Sunday, August 22, 2010

Astatalk and Other Pirate Sites Where People Download Free Books Illegally

I've posted about astatalk, which is an illegally operated pirate site that allows people to download free books and infringes on copyrights without thinking twice about it. I've mentioned how these entitled people steal books from authors who work long hard hours and rarely make enough money to pay their rent. I've even gone so far as to post the fake profiles of some of the people who join these pirate sites and interact as though they'd paid for the books they've read.

But the fact of the matter is that right now the only thing authors and publishers can do is keep on top of their books and make sure they continue to file abuse forms to have their books removed from the sites. I know first hand how daunting this can be. Sometimes it only takes minutes for a book to be taken down and then added again by someone else. And if you're like me, and you have over forty books out there, it becomes a part time job to keep filing abuse forms.

I'm writing this post in part because I've been receiving a lot of e-mails from new authors asking about book pirates. Most are shocked They have just had their first book published and they've never even heard of book pirates, illegal downloads, and filing abuse forms. But more than that, they are even more shocked when I tell them there's nothing they can do except keep filing the abuse forms. And though it's a vicious circle that never ends, at least they are doing something to protect their copyrights.

I also receive e-mails and messages from readers who actually download free books on these pirate sites. They are a bold crowd, indeed. One just sent me a long message stating that the only reason he goes to these sites for free illegal downloads is because he likes checking out the e-book first to know whether or not he'll want to buy the print book. In other words, this reader doesn't think e-books are important enough to take seriously as valid stand alone books...at least not compared to print books. He views e-books as samples, with a lesser value. Evidently, this person hasn't been keeping up with what's going on in publishing. I doubt he's invested money in an e-reader either. And though he seems like a nice guy, aside from the fact that he's not getting the point behind e-books in general, he's way off base from a legal standpoint. Even if his argument were true, which it isn't, he's still stealing books. If he went into a restaurant and ordered an entire meal just to see how the food was there, and then refused to pay until the next time he returned, the owner would call the police and he'd be arrested. In New Jersey, where I come from, the owner would probably take him out back and break both his legs, too.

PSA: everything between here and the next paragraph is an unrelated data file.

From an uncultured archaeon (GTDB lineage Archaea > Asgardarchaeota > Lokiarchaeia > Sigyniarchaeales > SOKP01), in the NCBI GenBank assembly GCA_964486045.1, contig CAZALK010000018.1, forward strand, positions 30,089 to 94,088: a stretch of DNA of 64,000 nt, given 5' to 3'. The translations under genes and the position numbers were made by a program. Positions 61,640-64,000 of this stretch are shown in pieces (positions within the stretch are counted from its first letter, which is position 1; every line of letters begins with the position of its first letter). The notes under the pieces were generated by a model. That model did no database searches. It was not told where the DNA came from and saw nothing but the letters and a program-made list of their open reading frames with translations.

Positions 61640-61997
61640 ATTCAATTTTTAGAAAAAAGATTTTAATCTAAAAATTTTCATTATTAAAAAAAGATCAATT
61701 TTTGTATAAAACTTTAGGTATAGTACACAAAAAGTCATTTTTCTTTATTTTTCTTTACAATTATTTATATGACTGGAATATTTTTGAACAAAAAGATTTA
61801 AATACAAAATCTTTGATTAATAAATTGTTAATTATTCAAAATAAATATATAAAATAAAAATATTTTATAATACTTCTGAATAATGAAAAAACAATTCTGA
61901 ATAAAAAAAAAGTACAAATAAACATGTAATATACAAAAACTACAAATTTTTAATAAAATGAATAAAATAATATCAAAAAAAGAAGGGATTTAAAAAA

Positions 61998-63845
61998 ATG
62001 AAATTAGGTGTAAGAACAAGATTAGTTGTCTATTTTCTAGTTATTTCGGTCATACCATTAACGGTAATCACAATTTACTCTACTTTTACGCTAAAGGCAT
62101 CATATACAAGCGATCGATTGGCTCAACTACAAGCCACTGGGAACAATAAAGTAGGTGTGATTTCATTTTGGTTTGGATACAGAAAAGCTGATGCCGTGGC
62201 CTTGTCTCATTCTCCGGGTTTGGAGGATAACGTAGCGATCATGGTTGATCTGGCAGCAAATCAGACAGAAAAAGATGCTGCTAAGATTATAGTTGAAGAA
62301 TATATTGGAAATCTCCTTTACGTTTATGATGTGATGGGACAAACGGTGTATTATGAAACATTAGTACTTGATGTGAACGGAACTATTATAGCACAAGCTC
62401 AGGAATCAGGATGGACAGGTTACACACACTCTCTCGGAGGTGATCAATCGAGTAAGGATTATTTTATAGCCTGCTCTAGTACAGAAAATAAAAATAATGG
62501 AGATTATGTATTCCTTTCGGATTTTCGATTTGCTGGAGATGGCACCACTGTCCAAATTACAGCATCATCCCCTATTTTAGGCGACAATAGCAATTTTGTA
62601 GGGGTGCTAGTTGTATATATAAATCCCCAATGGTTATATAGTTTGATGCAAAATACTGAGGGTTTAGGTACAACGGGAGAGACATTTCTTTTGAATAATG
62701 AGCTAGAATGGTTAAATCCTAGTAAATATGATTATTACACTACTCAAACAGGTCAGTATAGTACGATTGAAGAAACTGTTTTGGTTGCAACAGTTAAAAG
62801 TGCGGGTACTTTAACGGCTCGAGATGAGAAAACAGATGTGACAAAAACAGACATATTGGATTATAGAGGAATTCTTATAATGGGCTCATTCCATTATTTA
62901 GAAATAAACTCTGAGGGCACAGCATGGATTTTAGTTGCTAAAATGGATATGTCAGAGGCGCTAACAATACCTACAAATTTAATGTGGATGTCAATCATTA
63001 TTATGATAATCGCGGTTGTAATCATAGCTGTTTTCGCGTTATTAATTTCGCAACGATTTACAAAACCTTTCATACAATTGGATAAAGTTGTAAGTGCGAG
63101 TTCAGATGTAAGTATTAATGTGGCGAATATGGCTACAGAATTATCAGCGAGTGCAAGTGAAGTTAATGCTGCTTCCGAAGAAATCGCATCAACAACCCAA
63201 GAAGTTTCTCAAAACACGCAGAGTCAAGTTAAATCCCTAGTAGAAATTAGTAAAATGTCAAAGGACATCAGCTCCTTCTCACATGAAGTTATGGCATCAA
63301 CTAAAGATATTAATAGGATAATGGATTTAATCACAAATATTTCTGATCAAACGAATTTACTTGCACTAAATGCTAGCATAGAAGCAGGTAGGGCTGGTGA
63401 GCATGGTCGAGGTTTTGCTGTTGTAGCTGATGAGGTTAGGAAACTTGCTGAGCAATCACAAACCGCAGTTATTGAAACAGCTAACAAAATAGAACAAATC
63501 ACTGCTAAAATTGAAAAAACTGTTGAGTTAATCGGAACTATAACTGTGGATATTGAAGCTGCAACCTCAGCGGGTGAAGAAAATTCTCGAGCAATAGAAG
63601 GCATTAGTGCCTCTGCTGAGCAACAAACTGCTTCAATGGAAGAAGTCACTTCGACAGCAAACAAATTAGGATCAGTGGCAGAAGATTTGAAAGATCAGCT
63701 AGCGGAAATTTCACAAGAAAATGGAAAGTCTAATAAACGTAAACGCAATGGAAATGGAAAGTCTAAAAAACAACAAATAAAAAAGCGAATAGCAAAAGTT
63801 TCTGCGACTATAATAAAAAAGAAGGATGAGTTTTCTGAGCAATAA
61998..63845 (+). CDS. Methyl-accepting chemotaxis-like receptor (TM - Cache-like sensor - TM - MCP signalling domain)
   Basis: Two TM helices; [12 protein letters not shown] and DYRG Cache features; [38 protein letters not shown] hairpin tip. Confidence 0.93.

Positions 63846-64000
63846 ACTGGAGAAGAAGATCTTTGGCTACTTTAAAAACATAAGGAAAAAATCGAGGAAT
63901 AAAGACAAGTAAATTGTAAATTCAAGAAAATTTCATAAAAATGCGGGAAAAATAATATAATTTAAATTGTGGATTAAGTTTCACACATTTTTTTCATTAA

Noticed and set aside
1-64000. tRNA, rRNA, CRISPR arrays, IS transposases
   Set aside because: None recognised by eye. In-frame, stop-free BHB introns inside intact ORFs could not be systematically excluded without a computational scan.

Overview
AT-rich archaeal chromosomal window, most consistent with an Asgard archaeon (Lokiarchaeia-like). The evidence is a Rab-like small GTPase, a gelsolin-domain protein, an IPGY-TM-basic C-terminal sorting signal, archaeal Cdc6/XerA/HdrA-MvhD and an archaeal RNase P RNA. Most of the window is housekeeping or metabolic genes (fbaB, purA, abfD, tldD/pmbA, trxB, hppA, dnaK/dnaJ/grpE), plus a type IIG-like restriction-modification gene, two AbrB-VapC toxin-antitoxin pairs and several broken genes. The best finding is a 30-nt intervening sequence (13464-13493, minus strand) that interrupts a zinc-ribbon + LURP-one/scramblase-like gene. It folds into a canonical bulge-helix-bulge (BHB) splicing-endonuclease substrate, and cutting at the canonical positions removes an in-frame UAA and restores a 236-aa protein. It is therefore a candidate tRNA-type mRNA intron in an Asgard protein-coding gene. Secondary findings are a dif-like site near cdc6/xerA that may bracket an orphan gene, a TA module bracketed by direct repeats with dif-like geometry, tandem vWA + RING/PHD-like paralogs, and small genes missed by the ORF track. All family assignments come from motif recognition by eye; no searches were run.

So while the issue continues to frustrate authors and publishers, the only thing we can do is keep up with our books and file abuse forms. We need to take a few hours each week to learn as much as we can about these pirate sites and continue to fight back. And though it seems futile right now, I do think we'll eventually find one or two book pirates and punish them as an example. I know there are now many authors working with the law, undercover, and they are getting to know the people who download books illegally and they are going to scoop them up eventually. A free ride can only last just so long. And then you have to pay for your actions.